Inspired by Michael Friedman and Chicago School theories, powerful individuals and institutions – especially but not exclusively the IMF, the World Bank, and the US government – have, as the case studies show, increasingly used times of shock and disaster to implement sweeping free market reforms – forcing countries to remove rules and regulations, sell and privatise government owned operations, and cut government social spending and protections.
These institutions are able to do this because of their superior positions financially, politically, and militarily. To achieve reform they take advantage of political disasters that are ‘organic’ (self-developing) or stimulated and manipulated, as well as natural disasters and military conflict. They apply immense pressure and deploy tactics such as using or withholding loans as leverage, manipulating interest rates, threat of sanctions, espionage, and war.
Overtime, these crises have been created more and more consciously, taken advantage of more eagerly and less subtly. Top officials in the World Bank and the IMF (and elsewhere) have overtly stated the value of created and ‘managed’ crises in forcing reform on others.
These actions usually achieve instant financial benefit to foreign bodies and investors, as public assets are sold in liquidation sales. Inflation and unemployment rise, social spending is cut, and domestic poverty, unrest, and crime increase.
And so institutions like the IMF, with a statute to protect global economic stability, and governments supposedly responsible to their people, all take financial and legislative actions driven by a specific economic ideology, with results that often benefit a minority of powerful international players.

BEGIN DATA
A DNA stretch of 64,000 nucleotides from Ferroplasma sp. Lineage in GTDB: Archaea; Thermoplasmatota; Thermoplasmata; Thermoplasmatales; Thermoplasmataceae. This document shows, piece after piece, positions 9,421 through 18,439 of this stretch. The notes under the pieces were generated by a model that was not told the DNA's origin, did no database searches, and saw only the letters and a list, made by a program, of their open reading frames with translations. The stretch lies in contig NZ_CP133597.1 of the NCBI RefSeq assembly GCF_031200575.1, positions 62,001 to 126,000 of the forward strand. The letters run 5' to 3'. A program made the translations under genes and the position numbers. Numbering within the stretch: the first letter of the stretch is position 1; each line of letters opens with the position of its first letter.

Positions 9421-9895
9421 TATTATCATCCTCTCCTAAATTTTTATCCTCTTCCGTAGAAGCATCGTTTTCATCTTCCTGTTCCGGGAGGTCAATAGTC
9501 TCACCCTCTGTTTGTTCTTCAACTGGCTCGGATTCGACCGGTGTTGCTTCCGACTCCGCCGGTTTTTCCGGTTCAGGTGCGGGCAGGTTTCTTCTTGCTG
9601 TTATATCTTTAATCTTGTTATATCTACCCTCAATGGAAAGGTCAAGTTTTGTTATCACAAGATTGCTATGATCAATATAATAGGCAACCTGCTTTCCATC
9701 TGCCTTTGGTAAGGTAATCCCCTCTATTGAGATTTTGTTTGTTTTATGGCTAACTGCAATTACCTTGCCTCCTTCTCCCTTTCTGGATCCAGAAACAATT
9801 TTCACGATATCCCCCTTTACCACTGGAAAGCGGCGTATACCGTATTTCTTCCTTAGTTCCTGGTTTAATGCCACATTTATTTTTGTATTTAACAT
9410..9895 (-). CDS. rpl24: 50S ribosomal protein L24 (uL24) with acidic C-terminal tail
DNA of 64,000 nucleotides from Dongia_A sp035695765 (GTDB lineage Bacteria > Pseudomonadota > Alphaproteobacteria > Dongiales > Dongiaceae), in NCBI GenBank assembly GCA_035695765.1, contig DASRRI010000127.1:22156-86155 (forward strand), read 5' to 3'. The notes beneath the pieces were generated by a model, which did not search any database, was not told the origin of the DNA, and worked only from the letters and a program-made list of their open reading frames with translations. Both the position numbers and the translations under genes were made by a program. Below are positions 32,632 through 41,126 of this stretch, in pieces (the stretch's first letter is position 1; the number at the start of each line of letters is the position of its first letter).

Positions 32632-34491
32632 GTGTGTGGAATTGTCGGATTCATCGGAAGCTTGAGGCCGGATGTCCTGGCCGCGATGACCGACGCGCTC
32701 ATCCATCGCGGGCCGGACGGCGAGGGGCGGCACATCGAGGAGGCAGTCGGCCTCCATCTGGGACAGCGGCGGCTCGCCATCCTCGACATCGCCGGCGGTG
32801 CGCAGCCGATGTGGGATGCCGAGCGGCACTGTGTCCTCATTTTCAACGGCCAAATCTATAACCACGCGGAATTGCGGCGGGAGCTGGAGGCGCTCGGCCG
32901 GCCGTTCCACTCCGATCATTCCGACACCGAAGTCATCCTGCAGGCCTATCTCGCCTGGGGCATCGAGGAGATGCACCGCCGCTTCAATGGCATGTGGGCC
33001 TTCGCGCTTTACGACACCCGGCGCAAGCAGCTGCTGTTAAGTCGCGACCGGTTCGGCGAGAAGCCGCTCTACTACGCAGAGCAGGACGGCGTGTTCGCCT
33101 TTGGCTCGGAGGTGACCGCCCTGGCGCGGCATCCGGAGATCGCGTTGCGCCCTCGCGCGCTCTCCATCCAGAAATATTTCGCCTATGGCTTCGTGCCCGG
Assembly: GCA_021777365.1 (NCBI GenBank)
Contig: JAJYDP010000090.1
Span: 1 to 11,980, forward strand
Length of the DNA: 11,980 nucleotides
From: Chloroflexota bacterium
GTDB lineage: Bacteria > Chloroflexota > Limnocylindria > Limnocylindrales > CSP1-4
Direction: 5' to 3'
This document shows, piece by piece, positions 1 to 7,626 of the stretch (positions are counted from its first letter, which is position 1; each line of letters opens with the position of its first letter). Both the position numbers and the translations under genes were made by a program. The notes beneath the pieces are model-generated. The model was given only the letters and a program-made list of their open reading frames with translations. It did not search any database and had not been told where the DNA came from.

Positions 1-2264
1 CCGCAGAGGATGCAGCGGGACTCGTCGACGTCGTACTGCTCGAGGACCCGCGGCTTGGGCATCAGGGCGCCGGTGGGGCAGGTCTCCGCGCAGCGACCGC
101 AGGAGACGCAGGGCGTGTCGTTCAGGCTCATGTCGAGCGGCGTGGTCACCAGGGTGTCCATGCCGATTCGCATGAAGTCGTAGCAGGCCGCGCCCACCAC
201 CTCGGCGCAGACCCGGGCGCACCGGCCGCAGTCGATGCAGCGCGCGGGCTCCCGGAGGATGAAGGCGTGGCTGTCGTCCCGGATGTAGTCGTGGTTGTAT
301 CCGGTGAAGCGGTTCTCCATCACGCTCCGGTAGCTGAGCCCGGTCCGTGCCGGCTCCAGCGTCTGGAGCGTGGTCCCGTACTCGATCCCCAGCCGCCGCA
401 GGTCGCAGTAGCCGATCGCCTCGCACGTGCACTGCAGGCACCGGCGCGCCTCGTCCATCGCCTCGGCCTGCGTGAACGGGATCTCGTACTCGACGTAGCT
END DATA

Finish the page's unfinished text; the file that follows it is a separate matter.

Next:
The Shock Doctrine offers a far more detailed history and explanation of the development of disaster capitalism than this summary. Natural extensions of this mindset emerge throughout the history: the Greenzone Phenomenon; the economy of war; the distressing confluence of public and private interest; greed and corruption. Several subplots can be pulled out of the over-all narrative: Friedman appears around the world to interject his views; we observe the development specialist Jeffrey Sachs increasingly seek to fight poverty and crippling debt; the US interferes in numerous countries’ governments; popular governments have to pay off debts incurred by tyrants, and reform their economies to meet loan conditions.
With the case studies, I’ve tried to pull out the “Lessons Learned” (as far as I understand them) after each major example.
In contrast to The Shock Doctrine, the current global financial crisis (which broke after the book’s publication) may result in increased regulation in investment and banking systems. This can be seen as a response to the long trend of deregulation and faith in the free market that contributed to creating the crisis. Nonetheless, solutions to the recession (such as stimulus packages) do involve the transfer of large sums of public money into private hands, without necessarily returning power, legislation, wealth, or ownership to the public sector.
Please peruse the case studies, and please read this book!